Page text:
"While a legend has developed about the man Jack Kerouac, there has not been a thorough study of what he wrote. This is the first book to explore his place in American literature by establishing the total design of his work. Regina Weinreich contends that Kerouac wrote with a "grand design" in mind: that he thought of his works as "one vast book: a "Divine Comedy of Buddha" that he called The Legend of Duluoz."
"The nature of Kerouac's "spontaneous bop prosody" is discussed in relation to the work of Thomas Wolfe and Henry Miller. Kerouac compared his "loose style" to that of a jazz horn-player sounding one long note. Moving beyond Kerouac's method alone, Weinreich seeks further to define the unity of his works, from The Town and the City, On the Road, and Visions of Cody to Desolation Angels and Vanity of Duluoz, which she argues brings the legend full circle."--Jacket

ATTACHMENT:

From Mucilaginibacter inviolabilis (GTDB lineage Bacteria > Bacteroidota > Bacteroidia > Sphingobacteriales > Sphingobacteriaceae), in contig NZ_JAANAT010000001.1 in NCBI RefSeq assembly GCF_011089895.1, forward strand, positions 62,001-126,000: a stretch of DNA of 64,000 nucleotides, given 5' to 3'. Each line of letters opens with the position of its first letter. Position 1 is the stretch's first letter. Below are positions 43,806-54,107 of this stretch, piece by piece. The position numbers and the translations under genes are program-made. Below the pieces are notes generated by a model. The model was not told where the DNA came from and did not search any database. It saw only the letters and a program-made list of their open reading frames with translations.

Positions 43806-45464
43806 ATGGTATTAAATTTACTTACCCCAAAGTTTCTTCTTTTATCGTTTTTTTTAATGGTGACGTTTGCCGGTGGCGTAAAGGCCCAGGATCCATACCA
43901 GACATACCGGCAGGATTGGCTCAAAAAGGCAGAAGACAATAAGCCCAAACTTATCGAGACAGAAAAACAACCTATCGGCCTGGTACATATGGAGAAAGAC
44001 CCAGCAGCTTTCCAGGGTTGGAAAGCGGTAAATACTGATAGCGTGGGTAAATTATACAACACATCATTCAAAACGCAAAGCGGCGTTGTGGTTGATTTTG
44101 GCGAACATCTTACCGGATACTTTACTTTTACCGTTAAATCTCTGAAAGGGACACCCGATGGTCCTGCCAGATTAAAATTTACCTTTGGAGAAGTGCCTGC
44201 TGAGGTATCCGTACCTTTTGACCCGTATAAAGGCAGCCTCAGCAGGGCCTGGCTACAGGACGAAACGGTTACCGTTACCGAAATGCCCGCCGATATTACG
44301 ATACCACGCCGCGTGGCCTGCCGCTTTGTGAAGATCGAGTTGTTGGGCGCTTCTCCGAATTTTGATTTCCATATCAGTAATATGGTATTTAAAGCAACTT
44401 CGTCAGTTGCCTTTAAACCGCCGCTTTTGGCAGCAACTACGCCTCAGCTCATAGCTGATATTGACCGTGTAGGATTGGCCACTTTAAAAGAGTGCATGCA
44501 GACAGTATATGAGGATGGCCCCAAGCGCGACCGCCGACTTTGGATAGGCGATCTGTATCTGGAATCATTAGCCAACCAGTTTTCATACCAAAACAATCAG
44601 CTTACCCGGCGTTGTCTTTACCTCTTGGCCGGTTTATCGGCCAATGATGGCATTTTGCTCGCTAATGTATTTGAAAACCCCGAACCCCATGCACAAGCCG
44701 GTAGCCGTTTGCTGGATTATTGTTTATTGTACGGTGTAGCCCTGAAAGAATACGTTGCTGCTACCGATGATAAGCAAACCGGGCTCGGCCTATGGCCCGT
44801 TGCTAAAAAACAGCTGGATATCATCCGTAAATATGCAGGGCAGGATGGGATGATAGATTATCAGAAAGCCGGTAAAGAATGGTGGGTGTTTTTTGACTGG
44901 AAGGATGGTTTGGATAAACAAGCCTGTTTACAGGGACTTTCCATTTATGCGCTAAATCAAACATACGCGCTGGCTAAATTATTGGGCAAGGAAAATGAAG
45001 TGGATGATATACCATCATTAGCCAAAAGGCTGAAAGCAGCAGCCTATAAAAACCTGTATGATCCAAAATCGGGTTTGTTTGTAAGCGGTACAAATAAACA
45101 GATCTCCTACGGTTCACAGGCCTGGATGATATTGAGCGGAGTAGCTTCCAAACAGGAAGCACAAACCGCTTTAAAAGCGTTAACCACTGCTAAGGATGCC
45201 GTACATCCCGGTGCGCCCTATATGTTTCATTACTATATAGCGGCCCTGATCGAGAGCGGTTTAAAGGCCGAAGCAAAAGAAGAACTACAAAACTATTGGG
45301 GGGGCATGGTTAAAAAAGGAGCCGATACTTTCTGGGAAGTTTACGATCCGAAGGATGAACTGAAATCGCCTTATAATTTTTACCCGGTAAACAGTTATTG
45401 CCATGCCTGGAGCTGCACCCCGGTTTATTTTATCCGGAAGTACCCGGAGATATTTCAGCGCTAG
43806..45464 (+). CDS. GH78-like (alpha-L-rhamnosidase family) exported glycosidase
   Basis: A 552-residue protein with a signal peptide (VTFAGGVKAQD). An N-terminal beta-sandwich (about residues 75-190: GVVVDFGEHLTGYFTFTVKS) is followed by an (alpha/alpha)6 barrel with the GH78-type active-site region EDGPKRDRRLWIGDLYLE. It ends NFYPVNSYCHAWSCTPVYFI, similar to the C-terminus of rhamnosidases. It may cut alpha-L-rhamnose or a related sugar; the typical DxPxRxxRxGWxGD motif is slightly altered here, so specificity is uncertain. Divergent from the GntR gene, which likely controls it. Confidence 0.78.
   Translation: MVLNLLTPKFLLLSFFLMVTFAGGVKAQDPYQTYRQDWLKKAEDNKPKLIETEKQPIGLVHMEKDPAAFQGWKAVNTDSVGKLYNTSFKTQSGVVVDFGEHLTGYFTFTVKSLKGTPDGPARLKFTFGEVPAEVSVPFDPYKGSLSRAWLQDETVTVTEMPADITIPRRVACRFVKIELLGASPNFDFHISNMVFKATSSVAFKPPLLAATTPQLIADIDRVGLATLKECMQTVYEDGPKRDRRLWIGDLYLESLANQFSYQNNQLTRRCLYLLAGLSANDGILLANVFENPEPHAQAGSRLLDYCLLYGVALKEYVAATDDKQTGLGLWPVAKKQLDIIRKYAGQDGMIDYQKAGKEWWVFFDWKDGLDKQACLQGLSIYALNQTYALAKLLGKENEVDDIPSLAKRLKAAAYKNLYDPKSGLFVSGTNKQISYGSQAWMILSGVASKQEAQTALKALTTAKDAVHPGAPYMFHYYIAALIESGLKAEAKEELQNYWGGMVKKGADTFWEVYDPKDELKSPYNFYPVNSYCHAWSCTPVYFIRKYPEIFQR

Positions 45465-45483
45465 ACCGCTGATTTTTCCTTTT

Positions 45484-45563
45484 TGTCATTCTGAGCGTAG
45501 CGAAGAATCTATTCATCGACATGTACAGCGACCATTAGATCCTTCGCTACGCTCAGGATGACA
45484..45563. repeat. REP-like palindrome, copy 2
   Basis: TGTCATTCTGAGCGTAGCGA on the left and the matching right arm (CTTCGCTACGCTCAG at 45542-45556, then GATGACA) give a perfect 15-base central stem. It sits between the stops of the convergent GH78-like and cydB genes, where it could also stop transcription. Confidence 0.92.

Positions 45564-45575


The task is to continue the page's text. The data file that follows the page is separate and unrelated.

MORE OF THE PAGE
Includes bibliographical references (pages 167-172) and index